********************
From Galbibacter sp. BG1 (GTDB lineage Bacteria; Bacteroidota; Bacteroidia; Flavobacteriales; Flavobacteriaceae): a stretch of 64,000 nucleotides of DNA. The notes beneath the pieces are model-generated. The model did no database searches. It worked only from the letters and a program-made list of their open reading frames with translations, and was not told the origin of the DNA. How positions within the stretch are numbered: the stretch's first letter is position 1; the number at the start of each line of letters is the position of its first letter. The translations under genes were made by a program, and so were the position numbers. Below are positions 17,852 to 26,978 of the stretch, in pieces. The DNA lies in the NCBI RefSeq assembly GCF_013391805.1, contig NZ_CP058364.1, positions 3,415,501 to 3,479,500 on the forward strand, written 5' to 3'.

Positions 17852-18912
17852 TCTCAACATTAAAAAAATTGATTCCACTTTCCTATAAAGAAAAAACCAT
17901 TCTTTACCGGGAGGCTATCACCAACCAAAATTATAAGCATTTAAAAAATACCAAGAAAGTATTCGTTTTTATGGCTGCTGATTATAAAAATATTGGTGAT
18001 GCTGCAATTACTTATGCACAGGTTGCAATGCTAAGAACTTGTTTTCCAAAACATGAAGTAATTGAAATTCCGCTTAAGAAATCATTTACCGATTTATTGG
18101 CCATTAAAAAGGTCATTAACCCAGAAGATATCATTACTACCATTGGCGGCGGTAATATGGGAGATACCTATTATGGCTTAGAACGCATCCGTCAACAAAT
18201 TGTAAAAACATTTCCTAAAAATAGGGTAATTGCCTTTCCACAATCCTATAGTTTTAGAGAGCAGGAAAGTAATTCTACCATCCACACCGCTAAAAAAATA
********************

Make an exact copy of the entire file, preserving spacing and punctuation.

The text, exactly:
From Galbibacter sp. BG1 (GTDB lineage Bacteria; Bacteroidota; Bacteroidia; Flavobacteriales; Flavobacteriaceae): a stretch of 64,000 nucleotides of DNA. The notes beneath the pieces are model-generated. The model did no database searches. It worked only from the letters and a program-made list of their open reading frames with translations, and was not told the origin of the DNA. How positions within the stretch are numbered: the stretch's first letter is position 1; the number at the start of each line of letters is the position of its first letter. The translations under genes were made by a program, and so were the position numbers. Below are positions 17,852 to 26,978 of the stretch, in pieces. The DNA lies in the NCBI RefSeq assembly GCF_013391805.1, contig NZ_CP058364.1, positions 3,415,501 to 3,479,500 on the forward strand, written 5' to 3'.

Positions 17852-18912
17852 TCTCAACATTAAAAAAATTGATTCCACTTTCCTATAAAGAAAAAACCAT
17901 TCTTTACCGGGAGGCTATCACCAACCAAAATTATAAGCATTTAAAAAATACCAAGAAAGTATTCGTTTTTATGGCTGCTGATTATAAAAATATTGGTGAT
18001 GCTGCAATTACTTATGCACAGGTTGCAATGCTAAGAACTTGTTTTCCAAAACATGAAGTAATTGAAATTCCGCTTAAGAAATCATTTACCGATTTATTGG
18101 CCATTAAAAAGGTCATTAACCCAGAAGATATCATTACTACCATTGGCGGCGGTAATATGGGAGATACCTATTATGGCTTAGAACGCATCCGTCAACAAAT
18201 TGTAAAAACATTTCCTAAAAATAGGGTAATTGCCTTTCCACAATCCTATAGTTTTAGAGAGCAGGAAAGTAATTCTACCATCCACACCGCTAAAAAAATA